Definition, when you might need it
- Overdraft protection is a service that allows you to overdraw your checking account.
- Some banks offer services that cover your overdrawn checking account with money from another account.
- The overdraft protection service fee is different from the insufficient funds (NSF) fee.
- Read more stories from Personal Finance Insider.
Swiping your debit card at the grocery store to be declined for insufficient funds or writing a bouncing rent check can be not only embarrassing, but also costly due to associated penalties and fees. Overdraft protection services, offered by most banks, are one way to avoid this embarrassment and reduce the costs incurred in such circumstances.
What is overdraft protection?
There are several types of overdraft protection, all designed to do the same thing: cover you when you make a transaction for an amount that exceeds your account balance. Debit card and ATM transactions will be approved and checks will still clear even if you’ve gone over your budget and don’t have enough money to cover them.
There are usually fees associated with overdraft protection, which vary depending on your bank and the type of service you use. With increased competition in commercial banks, you may also be able to find a bank that offers overdraft protection at no cost.
How does overdraft protection work?
If you opt for your bank’s basic overdraft protection service, it will cover the payment and charge you a fee when you spend more money than you have in your account, up to certain limits . Fees are usually around $35 per transaction. In addition, you must redeposit the excess amount withdrawn. In some cases, these costs can add up quickly if you make multiple transactions before you realize you’ve exceeded your balance.
Financial institutions may also offer other types of overdraft protection services, including:
- Linked savings account: Most banks allow customers to link their checking accounts to another bank account, such as a savings account. When an overdraft occurs, the bank transfers money from the savings account to the checking account. Banks typically charge a transfer fee for the service which is usually lower than standard overdraft fees.
- Linked credit card: Some financial institutions will allow you to link your credit card to your checking account. If you make a transaction that exceeds your account balance, your credit card will be charged. Your bank may also charge a fee for this service.
- Credit line: Some banks and credit unions also offer an overdraft line of credit. When you open a line of credit, your bank transfers funds to your checking account each time you exceed your account. The amount used to cover the overdraft bears interest until it is fully repaid.
However, not all financial institutions charge overdraft fees. And the rise of online-only banking, also known as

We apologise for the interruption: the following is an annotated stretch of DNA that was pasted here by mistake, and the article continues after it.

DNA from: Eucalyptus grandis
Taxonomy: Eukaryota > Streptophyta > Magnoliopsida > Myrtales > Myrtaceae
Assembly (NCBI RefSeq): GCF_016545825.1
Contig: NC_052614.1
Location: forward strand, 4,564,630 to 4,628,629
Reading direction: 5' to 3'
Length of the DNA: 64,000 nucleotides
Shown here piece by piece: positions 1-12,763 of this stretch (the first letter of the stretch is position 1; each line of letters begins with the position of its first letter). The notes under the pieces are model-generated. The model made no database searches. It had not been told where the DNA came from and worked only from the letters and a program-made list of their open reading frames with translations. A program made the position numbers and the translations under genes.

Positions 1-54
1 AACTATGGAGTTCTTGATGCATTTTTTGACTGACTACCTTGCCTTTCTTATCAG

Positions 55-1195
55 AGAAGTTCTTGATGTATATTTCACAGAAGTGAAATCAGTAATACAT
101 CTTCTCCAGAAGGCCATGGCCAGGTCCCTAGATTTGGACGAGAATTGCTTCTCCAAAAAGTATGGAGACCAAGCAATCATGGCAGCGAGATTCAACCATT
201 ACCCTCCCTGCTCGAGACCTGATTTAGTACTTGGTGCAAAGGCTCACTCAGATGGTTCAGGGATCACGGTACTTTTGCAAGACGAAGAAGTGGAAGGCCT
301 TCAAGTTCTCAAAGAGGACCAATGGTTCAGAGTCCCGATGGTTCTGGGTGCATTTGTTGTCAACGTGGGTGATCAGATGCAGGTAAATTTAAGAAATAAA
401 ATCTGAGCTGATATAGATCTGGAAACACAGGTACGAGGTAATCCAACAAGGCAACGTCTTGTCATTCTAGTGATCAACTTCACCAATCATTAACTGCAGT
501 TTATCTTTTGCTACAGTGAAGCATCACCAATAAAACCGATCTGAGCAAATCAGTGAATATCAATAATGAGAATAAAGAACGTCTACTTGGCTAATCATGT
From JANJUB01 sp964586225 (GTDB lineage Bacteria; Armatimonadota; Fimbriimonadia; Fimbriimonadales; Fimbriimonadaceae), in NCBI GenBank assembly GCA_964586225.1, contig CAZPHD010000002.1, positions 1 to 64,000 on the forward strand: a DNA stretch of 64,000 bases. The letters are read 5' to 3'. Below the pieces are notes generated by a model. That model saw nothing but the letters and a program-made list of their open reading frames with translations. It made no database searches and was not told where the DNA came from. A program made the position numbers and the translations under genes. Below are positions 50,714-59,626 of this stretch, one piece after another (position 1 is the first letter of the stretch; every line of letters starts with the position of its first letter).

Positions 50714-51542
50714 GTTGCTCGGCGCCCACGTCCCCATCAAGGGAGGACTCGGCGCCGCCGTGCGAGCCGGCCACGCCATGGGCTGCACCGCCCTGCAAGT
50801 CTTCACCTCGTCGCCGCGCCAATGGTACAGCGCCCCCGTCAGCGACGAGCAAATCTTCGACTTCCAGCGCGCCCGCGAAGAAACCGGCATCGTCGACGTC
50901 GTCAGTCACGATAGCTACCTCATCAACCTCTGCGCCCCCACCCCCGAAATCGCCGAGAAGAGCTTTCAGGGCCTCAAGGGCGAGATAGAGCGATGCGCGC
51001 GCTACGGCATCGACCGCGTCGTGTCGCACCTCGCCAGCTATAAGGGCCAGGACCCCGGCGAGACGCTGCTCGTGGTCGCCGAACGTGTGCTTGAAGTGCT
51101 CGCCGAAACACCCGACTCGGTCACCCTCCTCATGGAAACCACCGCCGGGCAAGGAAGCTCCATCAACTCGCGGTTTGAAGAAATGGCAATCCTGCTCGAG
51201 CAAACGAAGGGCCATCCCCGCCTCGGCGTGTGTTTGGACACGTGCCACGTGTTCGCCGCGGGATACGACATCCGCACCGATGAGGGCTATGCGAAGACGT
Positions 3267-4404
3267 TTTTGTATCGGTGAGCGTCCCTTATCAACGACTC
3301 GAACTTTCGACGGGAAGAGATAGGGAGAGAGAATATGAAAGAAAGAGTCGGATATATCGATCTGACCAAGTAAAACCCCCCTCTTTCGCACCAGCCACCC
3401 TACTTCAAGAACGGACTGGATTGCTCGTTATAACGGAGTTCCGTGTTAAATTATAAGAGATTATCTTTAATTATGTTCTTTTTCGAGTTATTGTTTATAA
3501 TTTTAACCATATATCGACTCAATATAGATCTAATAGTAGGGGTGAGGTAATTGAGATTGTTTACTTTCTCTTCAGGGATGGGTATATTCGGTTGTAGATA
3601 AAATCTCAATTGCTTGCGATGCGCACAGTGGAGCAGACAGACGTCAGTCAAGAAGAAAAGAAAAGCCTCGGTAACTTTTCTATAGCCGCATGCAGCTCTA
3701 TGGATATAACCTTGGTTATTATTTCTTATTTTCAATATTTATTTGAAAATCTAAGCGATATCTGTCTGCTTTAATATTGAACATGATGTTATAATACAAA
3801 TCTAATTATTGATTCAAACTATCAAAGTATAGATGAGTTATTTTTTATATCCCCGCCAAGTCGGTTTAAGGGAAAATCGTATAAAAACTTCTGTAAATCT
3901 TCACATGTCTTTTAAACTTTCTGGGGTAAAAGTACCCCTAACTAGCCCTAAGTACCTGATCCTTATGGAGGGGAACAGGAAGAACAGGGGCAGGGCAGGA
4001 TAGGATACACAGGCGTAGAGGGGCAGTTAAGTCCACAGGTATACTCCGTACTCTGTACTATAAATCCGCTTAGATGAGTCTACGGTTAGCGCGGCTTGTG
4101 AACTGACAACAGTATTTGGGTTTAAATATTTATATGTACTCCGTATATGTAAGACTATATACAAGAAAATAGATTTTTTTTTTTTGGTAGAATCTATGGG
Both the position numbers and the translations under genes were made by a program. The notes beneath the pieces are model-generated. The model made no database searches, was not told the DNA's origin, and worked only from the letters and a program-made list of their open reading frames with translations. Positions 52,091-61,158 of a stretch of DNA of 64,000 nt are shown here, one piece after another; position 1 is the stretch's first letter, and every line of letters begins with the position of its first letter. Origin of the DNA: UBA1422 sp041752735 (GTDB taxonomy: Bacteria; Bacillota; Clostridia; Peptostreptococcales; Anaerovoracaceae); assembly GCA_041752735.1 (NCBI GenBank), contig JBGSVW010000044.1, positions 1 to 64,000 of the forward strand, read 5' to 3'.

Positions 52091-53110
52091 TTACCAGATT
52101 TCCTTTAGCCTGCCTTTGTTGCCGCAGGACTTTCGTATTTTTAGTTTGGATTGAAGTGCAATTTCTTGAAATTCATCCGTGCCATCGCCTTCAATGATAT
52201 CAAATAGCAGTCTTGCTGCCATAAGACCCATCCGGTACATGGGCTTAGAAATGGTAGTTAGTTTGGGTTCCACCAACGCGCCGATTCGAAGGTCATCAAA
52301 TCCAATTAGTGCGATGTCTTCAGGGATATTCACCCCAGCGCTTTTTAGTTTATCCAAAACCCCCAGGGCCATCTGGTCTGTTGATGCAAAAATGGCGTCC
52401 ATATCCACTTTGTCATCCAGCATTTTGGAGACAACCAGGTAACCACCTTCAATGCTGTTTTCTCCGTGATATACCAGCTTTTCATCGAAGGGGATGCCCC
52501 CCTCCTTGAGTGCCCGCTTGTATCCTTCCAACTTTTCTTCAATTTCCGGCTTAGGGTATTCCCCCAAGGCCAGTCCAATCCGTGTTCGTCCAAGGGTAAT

or challenger banks – makes it more and more likely that you can find one that offers overdraft protection for little or no fee at all.
“There was a time when nearly every bank charged overdraft fees, but now there is a movement to eliminate or reduce overdraft fees in the banking industry,” says Jennifer White, Principal Consultant, Financial Services Practice at JD Power .
Many people often confuse the overdraft protection service fee with the insufficient funds (NSF) fee. Without overdraft protection, your checks will bounce, debit card transactions will be declined, and funds transfers will not complete. When this happens, most banks charge NSF fees.
There are also other consequences that come with failed transactions, including merchant fees and account cancellation. Since many people find such situations embarrassing, they sign up for overdraft protection that allows transactions to be completed even with insufficient funds.
Example of overdraft protection
Consider the following scenario. Suppose John goes to a local store to buy some products and writes a check for $1,400 to a checking account with $900. Since John signed up for overdraft protection by linking his savings account to a checking account, the check will clear even with the $500 less. However, the bank will charge him a transfer fee of $10 for the service.
Conversely, if John did not have overdraft protection, the check would bounce due to insufficient funds. The bank may also charge him an NSF fee or even cancel his checking account in such a situation. The retailer would likely also charge John a fee for bouncing the check.
Do I need overdraft protection?
“Overdraft protection can save you the fees and damage to your credit rating associated with not paying on time,” says Ann Martin, COO of CreditDonkey. “In most cases, overdraft protection means your bank will complete a transaction if you don’t have sufficient funds.”
Plus, signing up for overdraft protection can help cover emergency costs in times of crisis. Even if you don’t have enough cash in your checking account, transactions will still be completed. While overdraft protection sounds like a good deal, it also has some downsides.
Here are some of the pros and cons of overdraft protection.
Before signing up for overdraft protection, it’s important to weigh the pros against the potential downsides that come with the service. Additionally, considering your budget and spending habits will help you make a wise decision.
White says everyone should link their accounts in some way as a general safety net.
“This is important even if your bank is eliminating overdraft fees, because it’s a solid money management action on its own,” she says. “This reduces your potential risk of charges (as many banks still charge overdrafts) and allows you to manage your money with peace of mind. This protection should however be considered in case of irregular use, as balance monitoring is an essential to sound financial behavior.”